America’s opioid epidemic is now killing more than 100 people every day, fueling a public-health crisis that’s straining state and local resources – even forcing at least one Pennsylvania coroner to increase his freezer capacity to make room for all of the bodies.
And according to one recently published study, the epidemic may be killing more Americans than previously believed. The study, published in the American Journal of Preventative Medicine, suggests that certain states may have underestimated the rate of opioid- and heroin-related deaths, skewing national death totals by more than 20%. In 2014, the most recent year covered by the study, the rate of opioid-related deaths was, in reality, 24% higher than the official count.
Meanwhile, data from the CDC released Tuesday show that drug overdose deaths peaked in the third quarter of last year, with 19.7 for every 100,000 people, compared with 16.7 in the same period the year before.
Trump signed an executive order in March creating a national opioid commission to recommend strategies for combating the crisis. The commission, which is being led by New Jersey Gov. Chris Christie, has already urged Trump to declare a national emergency to deal with the opioid crisis. A final list of recommendations is expected by Oct. 1.
"We will fight this deadly epidemic and the United States will win," Trump said during a press briefing on Tuesday called to address the opioid epidemic. "We will win. We have no alternative."
Discrepancies arise when death certificates don’t specify the class of drug, or the specific drug, responsible for a given death. In certain states, the corrected opioid-related death rates were significantly higher than what had previously been reported. In Pennsylvania, which had the highest discrepancy, the real rate was more than double the official rate, with deaths per 100,000 rising to 17.8 from 8.5. Indiana, Alabama, Louisiana and Kentucky were also guilty of “substantially” underreporting death rates.
According to government data, Pennsylvania had the 32nd highest reported opioid mortality rate and the 20th highest reported heroin mortality rate in the country. But the study found that nearly half of opioid and heroin-related deaths weren’t counted. When the data were corrected, Pennsylvania’s ranking rose to the fourth-highest opioid mortality rate, and seventh-highest heroin mortality rate.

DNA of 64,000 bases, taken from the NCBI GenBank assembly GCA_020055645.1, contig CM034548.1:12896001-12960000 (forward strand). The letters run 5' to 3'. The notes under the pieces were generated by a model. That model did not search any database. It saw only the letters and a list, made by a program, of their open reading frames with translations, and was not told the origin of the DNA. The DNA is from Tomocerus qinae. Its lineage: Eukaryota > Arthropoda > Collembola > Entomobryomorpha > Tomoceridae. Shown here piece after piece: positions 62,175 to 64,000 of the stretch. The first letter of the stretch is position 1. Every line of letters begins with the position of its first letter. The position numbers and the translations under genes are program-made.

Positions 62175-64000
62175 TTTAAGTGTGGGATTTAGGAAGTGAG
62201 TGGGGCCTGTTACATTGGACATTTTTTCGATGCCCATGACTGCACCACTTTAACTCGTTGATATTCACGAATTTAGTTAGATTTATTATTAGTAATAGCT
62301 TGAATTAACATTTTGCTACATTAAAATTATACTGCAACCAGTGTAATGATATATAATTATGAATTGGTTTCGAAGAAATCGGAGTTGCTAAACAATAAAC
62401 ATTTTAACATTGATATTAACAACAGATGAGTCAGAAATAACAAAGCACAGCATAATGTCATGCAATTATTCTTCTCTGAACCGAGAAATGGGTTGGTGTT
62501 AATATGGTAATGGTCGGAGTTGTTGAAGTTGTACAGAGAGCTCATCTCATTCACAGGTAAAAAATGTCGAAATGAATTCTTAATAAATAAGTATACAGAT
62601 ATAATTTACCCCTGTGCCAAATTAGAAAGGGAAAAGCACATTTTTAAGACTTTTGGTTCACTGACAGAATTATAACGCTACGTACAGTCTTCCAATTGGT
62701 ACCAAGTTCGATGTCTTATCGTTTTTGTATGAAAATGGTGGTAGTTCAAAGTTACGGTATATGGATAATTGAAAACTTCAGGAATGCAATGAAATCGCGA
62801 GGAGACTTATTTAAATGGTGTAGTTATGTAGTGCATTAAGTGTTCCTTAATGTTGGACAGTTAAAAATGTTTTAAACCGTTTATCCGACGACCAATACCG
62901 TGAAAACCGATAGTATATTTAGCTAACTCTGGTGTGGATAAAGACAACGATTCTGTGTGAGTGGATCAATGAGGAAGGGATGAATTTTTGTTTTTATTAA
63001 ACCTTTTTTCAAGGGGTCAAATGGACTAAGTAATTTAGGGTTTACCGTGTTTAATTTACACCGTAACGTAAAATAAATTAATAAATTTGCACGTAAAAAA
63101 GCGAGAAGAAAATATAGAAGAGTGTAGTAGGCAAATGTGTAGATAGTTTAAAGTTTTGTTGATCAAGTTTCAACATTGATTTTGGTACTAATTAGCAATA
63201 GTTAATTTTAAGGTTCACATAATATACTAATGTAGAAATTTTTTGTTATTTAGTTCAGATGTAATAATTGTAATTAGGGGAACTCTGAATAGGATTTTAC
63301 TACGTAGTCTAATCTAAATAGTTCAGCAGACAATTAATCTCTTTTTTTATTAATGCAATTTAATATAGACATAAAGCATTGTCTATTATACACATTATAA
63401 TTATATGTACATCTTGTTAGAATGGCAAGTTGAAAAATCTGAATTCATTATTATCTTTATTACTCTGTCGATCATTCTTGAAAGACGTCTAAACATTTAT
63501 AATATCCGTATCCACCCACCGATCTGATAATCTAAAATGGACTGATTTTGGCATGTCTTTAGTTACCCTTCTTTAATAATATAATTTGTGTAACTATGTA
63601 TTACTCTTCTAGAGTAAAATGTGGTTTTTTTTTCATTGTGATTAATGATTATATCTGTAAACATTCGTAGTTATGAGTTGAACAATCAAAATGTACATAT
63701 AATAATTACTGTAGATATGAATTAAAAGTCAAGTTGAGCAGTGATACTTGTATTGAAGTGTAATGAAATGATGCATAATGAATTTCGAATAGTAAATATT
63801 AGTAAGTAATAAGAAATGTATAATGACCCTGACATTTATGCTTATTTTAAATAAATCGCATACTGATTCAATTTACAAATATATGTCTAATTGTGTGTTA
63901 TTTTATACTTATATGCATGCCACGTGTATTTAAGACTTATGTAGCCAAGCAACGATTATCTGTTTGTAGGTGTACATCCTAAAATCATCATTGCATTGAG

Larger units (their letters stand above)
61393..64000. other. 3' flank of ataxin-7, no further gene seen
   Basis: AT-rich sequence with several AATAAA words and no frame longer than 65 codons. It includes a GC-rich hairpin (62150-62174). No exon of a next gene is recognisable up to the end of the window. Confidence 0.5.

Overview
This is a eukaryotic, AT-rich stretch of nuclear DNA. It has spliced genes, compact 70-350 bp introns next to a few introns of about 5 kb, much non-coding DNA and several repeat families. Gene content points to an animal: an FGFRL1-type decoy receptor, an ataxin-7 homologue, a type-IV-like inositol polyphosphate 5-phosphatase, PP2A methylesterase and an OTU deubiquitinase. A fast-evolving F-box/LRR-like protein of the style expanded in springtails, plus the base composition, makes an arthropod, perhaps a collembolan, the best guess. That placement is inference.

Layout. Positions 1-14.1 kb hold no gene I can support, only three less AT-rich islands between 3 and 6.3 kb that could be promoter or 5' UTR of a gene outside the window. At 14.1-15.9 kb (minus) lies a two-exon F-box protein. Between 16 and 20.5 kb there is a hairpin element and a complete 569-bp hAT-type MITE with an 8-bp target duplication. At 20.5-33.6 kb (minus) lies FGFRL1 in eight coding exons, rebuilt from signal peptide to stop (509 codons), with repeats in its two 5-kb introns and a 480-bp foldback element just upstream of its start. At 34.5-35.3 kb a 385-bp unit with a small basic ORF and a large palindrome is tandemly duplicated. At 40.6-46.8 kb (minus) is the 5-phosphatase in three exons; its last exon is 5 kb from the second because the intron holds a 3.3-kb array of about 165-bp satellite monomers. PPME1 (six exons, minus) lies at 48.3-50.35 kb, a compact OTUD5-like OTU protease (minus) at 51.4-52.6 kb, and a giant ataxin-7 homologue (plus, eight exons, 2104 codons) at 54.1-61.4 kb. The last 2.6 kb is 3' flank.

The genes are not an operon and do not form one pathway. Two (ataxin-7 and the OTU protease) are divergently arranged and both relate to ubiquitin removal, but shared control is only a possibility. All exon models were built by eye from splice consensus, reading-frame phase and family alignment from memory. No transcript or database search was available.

The corrected data also yielded more “coherent” geographic patterns by eliminated discrepancies caused by quirks in how fatality data are collected in each state.
“Specifically, the corrected death rates demonstrate that opioid involved mortality was concentrated in the Mountain States, Rust Belt, and Industrial North—extending to New England—and much of the South, whereas heroin deaths were particularly high in the Northeast and Rust Belt, but less so in the South or Mountain States. The results were less apparent when using reported rates, because high mortality in states such as Pennsylvania and Indiana were concealed by a frequent lack of specificity about drug involvement on death certificates.”
The study, which analyzed data on drug-related deaths collected between 2008 and 2014, found that heroin-related deaths increased more rapidly in most states, except for Montana, North Dakota, South Dakota and Nebraska. Nationwide, the increase in heroin-involved mortality was underestimated by around 18%, while the change in opioid-related fatalities was negligible.
Drug-overdose deaths in 2015 killed 52,000 Americans, more than gun homicides or car accidents. Preliminary data suggest that number grew to nearly 60,000 in 2016. In one Ohio county, deaths from drug overdoses – the bulk of which were caused by powerful synthetic opioids like fentanyl – surpassed deaths from homicides, suicides and car crashes combined.
And 2017 is expected to be even worse.
Read the full study below: